Facebook will open an engineering center in New York City early next year, its first such office outside the West Coast, the social network giant announced Friday.
Chief Operating Officer Sheryl Sandberg joined elected officials for the announcement at Facebook's existing New York office on Madison Avenue. Sandberg would not say how many people Facebook would hire in New York, only that the company plans to add "thousands" worldwide in coming years.
Sandberg said the company will stay in its current location at Bank of America Plaza for the time being. The building overlooks Grand Central Terminal in Midtown Manhattan.
Facebook's New York office currently focuses on advertising sales and employs about 100 people. The Palo Alto, Calif.-based company has about 3,000 employees; its engineers are based in Palo Alto and Seattle.
After arriving at Facebook's office, Mayor Michael Bloomberg and U.S. Sen. Charles Schumer wrote messages in magic marker on a wall, the real-world equivalent of Facebook's "Wall" messaging area.
"Facebook loves New York," the senator wrote.
Schumer said the city has been striving to bring in computer engineering jobs.
"We have turned the corner," Schumer said. "New York is pleased to call Facebook a friend."
Bloomberg said West Coast tech companies "are finding that New York is the place they need to be."
Facebook joins not just Google but a trove of successful, if small, tech startups in New York City. Among them are Foursquare, the blogging service Tumblr, as well as the online marketplace Etsy and Meetup, which lets people organize offline meetings online.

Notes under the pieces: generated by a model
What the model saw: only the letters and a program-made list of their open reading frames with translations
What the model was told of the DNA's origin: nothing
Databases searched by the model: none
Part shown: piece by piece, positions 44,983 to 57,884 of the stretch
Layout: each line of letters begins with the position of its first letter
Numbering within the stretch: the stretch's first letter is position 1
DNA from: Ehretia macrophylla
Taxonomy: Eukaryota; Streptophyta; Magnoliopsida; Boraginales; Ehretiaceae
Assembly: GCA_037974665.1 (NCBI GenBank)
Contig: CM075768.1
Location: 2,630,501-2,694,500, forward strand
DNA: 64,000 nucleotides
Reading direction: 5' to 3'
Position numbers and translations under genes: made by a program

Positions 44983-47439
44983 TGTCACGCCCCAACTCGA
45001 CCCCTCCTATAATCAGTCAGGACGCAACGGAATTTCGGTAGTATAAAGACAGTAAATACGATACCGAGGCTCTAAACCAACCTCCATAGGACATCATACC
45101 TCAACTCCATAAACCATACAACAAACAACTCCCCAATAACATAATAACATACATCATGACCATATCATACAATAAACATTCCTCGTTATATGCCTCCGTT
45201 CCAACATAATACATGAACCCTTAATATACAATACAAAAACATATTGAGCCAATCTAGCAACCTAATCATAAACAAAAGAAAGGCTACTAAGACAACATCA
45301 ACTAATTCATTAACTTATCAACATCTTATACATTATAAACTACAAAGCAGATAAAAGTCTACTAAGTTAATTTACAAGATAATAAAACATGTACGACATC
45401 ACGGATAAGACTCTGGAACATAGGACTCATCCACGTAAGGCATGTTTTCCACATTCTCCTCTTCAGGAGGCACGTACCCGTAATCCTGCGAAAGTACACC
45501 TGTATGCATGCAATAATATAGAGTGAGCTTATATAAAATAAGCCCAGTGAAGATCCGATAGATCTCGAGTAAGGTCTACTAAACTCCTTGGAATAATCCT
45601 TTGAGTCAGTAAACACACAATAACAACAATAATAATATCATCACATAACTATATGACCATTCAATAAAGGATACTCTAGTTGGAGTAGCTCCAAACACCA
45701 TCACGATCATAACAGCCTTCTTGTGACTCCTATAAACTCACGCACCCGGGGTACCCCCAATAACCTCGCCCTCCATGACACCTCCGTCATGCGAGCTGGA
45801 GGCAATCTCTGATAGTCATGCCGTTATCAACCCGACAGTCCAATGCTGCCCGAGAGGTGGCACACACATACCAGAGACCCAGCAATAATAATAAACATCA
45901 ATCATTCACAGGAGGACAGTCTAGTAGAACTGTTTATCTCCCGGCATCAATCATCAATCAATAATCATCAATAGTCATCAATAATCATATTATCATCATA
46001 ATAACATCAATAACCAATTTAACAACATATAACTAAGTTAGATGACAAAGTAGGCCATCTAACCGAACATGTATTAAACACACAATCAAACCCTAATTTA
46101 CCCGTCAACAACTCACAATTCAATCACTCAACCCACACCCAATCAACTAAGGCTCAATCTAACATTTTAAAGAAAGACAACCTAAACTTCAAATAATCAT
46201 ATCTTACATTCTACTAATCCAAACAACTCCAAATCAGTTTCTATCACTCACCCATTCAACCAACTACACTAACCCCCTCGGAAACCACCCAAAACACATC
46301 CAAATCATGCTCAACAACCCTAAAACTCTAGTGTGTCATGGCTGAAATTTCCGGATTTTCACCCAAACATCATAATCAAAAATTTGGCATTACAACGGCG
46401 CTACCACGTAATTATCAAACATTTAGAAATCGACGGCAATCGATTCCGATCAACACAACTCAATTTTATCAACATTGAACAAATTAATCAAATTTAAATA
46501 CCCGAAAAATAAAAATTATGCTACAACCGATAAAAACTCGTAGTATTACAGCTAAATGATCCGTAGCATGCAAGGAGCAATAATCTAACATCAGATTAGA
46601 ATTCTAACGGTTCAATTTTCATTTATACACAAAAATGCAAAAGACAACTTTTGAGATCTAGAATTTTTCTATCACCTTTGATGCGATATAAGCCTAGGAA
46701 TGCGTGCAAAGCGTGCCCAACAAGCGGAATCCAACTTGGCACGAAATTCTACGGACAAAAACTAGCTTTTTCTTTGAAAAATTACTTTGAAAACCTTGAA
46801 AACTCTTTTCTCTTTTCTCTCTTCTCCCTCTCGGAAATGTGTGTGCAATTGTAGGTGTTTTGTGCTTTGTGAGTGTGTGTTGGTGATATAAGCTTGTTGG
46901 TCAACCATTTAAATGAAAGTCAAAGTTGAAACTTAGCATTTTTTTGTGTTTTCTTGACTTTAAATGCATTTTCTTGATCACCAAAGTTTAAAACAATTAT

But "Silicon Alley," as it is sometimes dubbed, has not attracted the hordes of engineers that Silicon Valley has and New York startups sometimes struggle to find qualified candidates for these jobs. Facebook, though, could change that.
Wedbush analyst Michael Pachter, who follows social networking companies, said Facebook's reason for opening an engineering office in the city might have to do with wanting to be close to New York industries like finance or music. It's certainly not an economic decision — Facebook will have to pay its New York workers for the city's high cost of living.
However, payroll shouldn't be a problem for the world's largest online social network. The company is flush with cash and could fetch as much as $10 billion in an initial public offering next year.
Facebook's move to expand its presence mirrors that of Google, which opened an office in New York to tap into Manhattan's advertising, media and finance industries.
Google's office is in a former Port Authority of New York and New Jersey building that takes up an entire city block. The building has one of the biggest footprints in the city, and Google workers use children's scooters to get around.
Google has tried to recreate the free-wheeling feel of its California headquarters with ping pong tables, free food and a "Lego room."
The Facebook engineering office will be led by Serkan Piantino, who previously managed the engineering team behind Facebook's News Feed and built the infrastructure behind Timeline.